Tag Archives: Malaria

Vertical Health Care Programmes or Health System Strengthening: A False Dichotomy

Health care development is sometimes classified as vertical or horizontal. Vertical programmes target specific diseases or disease clusters. For example tuberculosis, HIV and malaria, are targeted by the Global Fund. Horizontal programmes, by contrast, seek to strengthen the system within which health care is embedded. Such programmes are concerned with human resources, financing, education, and supply chains, among many other functions.

There has been a strong push to move from vertical to horizontal programmes from many corners, including from this News Blog. Supporters of such a change in emphasis cannot but acknowledge the massive successes that vertical programmes have notched up, especially in the fields of infant health, maternal health, and infectious diseases.

However, the limitations of a purely diseased-based approach have become increasingly evident. Logically, it is not even possible to instigate a vertical approach in a complete system vacuum. For example, it would be difficult, if not impossible, to instigate a programme to improve HIV care, if the supply chain could not make drugs available and if the health system could not support basic diagnostic services. That said, vertical surfaces should not be able to siphon off more than their fair share of the health services infrastructure.

A recent Lancet paper on health services in Ethiopia made a further important point,[1] that vertical systems can make a very good platform to extend and deepen generic health systems. In fact, that is precisely what has happened in that country, with full support from the Global Fund and GAVI, the Vaccine Alliance. They refer to this combination of vertical and generic development as a “diagonal” investment approach. We would prefer to describe the relationship as one of symbiosis in which vertical and horizontal programmes are designed to reinforce each other.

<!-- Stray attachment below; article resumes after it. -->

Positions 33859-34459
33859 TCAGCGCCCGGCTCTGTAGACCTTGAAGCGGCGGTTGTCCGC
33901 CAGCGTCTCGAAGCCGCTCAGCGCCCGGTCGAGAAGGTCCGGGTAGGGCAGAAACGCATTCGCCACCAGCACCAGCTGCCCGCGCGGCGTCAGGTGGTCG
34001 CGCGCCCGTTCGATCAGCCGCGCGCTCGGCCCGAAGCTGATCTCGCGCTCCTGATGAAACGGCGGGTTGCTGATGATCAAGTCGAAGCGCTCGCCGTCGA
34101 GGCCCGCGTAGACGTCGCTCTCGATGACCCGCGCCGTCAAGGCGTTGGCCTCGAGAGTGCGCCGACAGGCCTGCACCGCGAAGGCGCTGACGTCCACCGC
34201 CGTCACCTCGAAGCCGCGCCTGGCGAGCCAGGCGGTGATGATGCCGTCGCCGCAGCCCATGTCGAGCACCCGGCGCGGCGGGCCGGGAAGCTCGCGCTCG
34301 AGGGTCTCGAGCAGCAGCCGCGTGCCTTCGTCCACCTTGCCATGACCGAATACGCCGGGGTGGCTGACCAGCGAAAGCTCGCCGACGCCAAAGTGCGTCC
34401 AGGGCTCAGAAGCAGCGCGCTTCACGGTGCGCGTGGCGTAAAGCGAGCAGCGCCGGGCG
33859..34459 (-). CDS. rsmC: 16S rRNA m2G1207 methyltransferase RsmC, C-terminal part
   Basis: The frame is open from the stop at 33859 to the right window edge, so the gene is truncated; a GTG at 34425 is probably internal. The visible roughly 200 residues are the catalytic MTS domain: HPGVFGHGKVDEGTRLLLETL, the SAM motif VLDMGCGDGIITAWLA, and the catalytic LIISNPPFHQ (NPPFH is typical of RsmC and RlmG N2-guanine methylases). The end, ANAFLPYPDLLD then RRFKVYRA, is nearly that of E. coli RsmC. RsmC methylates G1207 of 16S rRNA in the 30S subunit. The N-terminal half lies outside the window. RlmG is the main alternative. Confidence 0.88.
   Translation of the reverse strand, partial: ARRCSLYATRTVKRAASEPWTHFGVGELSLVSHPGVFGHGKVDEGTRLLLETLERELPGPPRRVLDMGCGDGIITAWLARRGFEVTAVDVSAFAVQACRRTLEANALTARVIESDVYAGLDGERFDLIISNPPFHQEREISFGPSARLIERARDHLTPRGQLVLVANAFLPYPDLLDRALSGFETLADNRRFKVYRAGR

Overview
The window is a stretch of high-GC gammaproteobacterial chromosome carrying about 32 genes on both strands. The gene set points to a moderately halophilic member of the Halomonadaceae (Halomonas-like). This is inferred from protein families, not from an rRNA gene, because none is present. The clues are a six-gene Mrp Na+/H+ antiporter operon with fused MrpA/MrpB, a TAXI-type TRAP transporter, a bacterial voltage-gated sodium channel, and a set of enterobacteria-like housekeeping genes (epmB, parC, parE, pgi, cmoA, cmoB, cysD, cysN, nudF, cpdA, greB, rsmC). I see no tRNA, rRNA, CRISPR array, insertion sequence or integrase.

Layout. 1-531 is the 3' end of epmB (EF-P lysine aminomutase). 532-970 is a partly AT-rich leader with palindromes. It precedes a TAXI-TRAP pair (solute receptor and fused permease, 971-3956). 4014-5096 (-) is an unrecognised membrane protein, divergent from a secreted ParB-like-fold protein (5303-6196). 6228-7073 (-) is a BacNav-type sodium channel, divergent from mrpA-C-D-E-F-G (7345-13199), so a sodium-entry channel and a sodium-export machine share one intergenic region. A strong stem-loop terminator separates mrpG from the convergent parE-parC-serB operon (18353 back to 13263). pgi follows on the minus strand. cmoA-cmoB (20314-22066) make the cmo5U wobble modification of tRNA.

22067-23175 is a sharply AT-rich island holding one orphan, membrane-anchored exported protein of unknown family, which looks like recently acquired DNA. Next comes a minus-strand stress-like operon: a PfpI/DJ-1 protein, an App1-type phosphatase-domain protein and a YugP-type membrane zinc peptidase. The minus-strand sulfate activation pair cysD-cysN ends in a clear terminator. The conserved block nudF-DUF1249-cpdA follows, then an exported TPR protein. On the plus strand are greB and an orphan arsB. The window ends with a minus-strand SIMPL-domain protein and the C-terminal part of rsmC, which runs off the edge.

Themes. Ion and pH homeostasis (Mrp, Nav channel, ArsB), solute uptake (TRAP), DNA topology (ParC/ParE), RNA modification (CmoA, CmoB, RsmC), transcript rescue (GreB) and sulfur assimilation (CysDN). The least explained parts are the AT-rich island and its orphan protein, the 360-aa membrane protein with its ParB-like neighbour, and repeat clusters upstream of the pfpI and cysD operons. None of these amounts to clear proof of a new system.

The Ethiopian initiative involved strengthening the system at multiple levels, from health service financing, human resources policies, education, investment in primary care, and community outreach activities, along with support for community action and self-help (including the “IKEA model” previously described in this news blog).[2] Certainly, Ethiopia, along with other countries such as Bangladesh, Thailand and Rwanda, stand out for having achieved remarkable improvements over many dimensions of health. In Ethiopia the reduction in mortality for children under the age of five years was 67% from the 1990 baseline, while there was a 71% decline in the maternal mortality ratio and deaths from malaria, tuberculosis and HIV were halved. This took place against a financial backdrop of declining international aid but increasing domestic expenditure. The combination of vertical programmes and health system strengthening seems to have ensured that the money was not wasted.

— Richard Lilford, CLAHRC WM Director


  1. Assefa Y, Tesfaye D, Van Damme W, Hill PS. Effectiveness and sustainability of a diagonal investment approach to strengthen the primary health-care system in Ethiopia. Lancet. 2018; 392: 1473-81.
  2. Lilford RJ. Pre-payment Systems for Access to Healthcare. NIHR CLAHRC West Midlands News Blog. 18 May 2018.

Nodding Syndrome: Autoimmune Reaction to the Parasitic Worms That Cause River Blindness?

We have described the above enigmatic disorder of young children in East Africa before; a degenerative brain disease characterised by repetitive nodding movement, an inability to swallow, and eventually global brain failure.[1] Authors of a recent study hypothesised that the disease may be caused by an autoimmune response to the river blindness parasite.[2] They detected auto-antibodies to the parasite more often in cases than age-matched controls from the same village. The antibody attacks various cell markers in the mouse brain among neural networks that are affected in nodding syndrome. But only about half the patients with nodding syndrome exhibited the antibodies. The authors speculate that a number of yet to be identified antibodies may also be involved. I wonder why the disease does not map onto the geography of river blindness, which appears to be much broader than that of nodding syndrome.

So, here is my hypothesis. Remember, a few News Blogs ago,[3] I articulated a ‘three hits hypothesis’ as the cause of many diseases. One example was cytomegalovirus infection, which in the presence of the malaria parasite, and along with genetic predisposition, leads to Burkitt’s lymphoma. So I suspect that exposure to river blindness may be a sensitising event, and propose a search for a further exposure that is more specific to the ‘nodding syndrome belt’ extending from South Sudan, through Uganda to North Tanzania (see Figure).

Map of African countries showing where River Blindness is endemic and where outbreaks of Nodding Disease have occurred.

Data on River Blindness taken from the World Health Organization.

— Richard Lilford, CLAHRC WM Director


  1. Chilton PJ. A Mysterious Disease with Unknown Cause. NIHR CLAHRC West Midlands News Blog. 27 June 2014.
  2. Johnson TP, Tyagi R, Lee PR, et al. Nodding syndrome may be an autoimmune reaction to the parasitic worm Onchocerca volvulus. Sci Transl Med. 2017; 9.
  3. Lilford RJ. Three Hits Hypothesis. NIHR CLAHRC West Midlands News Blog. 7 April 2017.

Three Hits Hypothesis